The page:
Deliberately difficult and complex by design, the CCIE program has now expanded to a whopping seven tracks and minted nearly 60,000 certificates since its inception – that’s more than 6 per day for 25 years. To further leverage the program as an account-control tool, Cisco later started publishing mandatory numbers of CCIE employees that partners had to employ in order to achieve “gold” or “platinum” status with the company.
Like I said, an account control gold mine. But that was then, and this is now.
Linux-based open white box (or branded brite box) solutions from companies like Pica8 are fully interoperable with existing legacy enterprise networks – flat out replacing access switches, switch stacks and chassis switches, playing nicely with routers, network-access control systems (NACs), and so on. They’re also purposefully designed to excise the accreted complexity of decades.
For example, using Pica8’s new, customizable AmpConTM automation framework software – the open networking alternative to Cisco DNA Center – IT personnel with no programming skills whatsoever can now reliably deploy, configure and manage network switches. This can be done from a simple GUI because Pica8, unlike some open networking software companies, does not require enterprise networking teams to suddenly add “Linux gurus” to its list of job-skill requirements.
Using the port aggregation capabilities of PicaPilotProTM, which is built into Pica8’s flagship PICOS OS, dozens of open white box/brite box switches can now be managed as a single IP address, greatly simplifying ongoing network operations. Additionally, failed hardware switches are easily replaced by any SysAdmin; no more Level 3 network engineers required. With PicaPilotPro you can implement a simplified leaf-spine architecture to replace the traditional (and currently overly complex) three-tier network structure. Oh, and PICOS typically runs on all the latest open networking campus and access switches from companies like Dell EMC.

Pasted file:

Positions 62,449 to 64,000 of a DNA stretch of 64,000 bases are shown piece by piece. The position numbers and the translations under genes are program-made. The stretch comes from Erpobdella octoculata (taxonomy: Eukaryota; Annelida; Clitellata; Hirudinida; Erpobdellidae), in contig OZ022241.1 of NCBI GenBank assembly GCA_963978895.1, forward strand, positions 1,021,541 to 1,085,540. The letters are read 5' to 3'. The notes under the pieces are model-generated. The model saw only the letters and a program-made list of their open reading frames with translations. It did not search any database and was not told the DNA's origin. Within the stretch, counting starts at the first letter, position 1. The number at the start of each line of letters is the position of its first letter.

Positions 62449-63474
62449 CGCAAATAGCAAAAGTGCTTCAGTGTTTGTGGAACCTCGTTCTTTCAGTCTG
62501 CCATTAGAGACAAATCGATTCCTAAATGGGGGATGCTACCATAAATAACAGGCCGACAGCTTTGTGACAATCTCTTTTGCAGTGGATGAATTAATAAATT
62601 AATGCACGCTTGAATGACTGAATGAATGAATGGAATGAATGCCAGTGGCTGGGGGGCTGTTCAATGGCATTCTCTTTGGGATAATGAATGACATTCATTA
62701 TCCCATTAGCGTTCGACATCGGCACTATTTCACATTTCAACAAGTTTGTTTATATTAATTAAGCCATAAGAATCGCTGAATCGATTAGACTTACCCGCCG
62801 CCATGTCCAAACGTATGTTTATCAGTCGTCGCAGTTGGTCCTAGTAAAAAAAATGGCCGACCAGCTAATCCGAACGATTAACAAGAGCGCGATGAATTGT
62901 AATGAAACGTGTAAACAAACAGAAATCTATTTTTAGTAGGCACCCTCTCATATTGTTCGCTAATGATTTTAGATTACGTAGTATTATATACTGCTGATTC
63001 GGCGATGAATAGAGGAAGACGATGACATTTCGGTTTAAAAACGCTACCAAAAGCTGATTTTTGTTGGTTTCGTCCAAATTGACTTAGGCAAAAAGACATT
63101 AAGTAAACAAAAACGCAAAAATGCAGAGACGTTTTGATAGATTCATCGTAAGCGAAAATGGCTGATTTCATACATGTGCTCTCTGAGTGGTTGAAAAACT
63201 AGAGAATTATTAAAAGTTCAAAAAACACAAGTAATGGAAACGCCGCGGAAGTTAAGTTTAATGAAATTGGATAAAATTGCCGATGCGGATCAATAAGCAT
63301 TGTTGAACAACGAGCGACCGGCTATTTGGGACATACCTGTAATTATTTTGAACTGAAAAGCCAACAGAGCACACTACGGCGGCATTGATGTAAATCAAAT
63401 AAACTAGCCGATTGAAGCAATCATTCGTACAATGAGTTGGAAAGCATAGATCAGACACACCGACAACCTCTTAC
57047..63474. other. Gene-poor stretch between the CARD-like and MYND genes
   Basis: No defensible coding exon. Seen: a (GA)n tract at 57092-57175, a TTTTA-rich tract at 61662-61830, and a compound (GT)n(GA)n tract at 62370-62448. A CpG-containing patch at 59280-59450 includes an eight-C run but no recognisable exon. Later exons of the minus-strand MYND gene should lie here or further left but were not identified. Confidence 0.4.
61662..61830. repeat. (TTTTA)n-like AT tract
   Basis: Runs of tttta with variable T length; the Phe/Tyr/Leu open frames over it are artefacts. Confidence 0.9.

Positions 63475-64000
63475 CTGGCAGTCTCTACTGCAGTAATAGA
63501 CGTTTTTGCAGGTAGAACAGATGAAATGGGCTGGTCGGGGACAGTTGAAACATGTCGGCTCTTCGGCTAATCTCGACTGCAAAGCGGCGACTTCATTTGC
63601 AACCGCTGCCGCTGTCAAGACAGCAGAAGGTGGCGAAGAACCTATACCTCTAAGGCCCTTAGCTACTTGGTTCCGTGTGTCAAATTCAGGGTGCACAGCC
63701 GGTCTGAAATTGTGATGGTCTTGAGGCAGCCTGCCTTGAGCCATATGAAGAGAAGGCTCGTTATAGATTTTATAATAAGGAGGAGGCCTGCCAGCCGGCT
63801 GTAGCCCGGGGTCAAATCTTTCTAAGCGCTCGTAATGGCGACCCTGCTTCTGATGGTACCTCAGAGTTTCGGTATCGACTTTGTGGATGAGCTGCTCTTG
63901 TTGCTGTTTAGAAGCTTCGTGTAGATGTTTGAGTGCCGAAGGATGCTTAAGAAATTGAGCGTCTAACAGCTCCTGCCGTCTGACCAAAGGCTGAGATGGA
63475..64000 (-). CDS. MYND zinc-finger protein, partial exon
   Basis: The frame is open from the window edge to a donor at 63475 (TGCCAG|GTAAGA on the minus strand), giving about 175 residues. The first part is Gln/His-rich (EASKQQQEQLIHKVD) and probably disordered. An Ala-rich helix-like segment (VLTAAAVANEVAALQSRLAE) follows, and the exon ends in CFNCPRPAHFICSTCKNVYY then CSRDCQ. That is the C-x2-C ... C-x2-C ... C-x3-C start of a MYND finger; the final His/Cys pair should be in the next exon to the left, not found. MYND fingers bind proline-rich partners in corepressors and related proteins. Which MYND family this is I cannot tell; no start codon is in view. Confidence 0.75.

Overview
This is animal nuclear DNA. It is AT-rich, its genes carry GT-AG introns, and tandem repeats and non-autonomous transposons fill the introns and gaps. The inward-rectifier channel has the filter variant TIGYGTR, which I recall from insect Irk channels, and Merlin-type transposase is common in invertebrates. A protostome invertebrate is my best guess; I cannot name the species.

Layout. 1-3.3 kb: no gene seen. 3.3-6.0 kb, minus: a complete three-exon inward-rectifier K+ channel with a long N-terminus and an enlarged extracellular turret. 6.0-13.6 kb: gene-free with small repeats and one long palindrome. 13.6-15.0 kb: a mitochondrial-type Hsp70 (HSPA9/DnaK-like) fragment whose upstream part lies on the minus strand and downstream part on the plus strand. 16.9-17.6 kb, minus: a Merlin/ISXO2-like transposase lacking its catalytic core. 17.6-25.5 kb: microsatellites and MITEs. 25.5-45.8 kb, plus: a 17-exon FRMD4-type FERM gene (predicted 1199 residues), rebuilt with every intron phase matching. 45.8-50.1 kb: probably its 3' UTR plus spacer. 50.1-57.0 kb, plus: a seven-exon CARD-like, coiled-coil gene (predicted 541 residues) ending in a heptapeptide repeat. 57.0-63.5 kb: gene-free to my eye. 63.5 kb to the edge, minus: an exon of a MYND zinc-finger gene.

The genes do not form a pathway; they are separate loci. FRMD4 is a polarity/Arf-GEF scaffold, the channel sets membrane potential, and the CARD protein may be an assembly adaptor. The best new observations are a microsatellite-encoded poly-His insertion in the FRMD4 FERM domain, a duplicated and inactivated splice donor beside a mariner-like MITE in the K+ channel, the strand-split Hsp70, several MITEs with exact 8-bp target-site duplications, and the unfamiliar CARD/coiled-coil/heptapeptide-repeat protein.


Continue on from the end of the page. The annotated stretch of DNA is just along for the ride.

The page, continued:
As the majority of the coursework for CCIE certification applies to the art of networking itself, there remains a great deal of value in the program and the program’s various offspring -- CCNA, CCNP and so on. It’s only the Cisco-specific parts that are increasingly called into question -- because the world is clearly moving on. Open networking is already crushing it in the data center because the business model is just that much more compelling. It’s clear the open networking avalanche is also well underway in large enterprises around the globe now that automation and switch stack/chassis switch alternatives make it possible to construct an entire enterprise network using ON technology.
While Cisco continues to peddle complexity to lock in its customers, Pica8 is on an antithetical mission to radically reduce the level of complexity and attending expertise needed to run a modern enterprise network. What’s more, our solutions are rolling out in the production networks of Fortune 50 companies as we speak, and we’d love to show you just how much simpler life can be with Pica8 as your open networking partner. We encourage you to download our new white paper, “An Enterprise Approach to White Box Networking,” to learn more about how much simpler networking can be.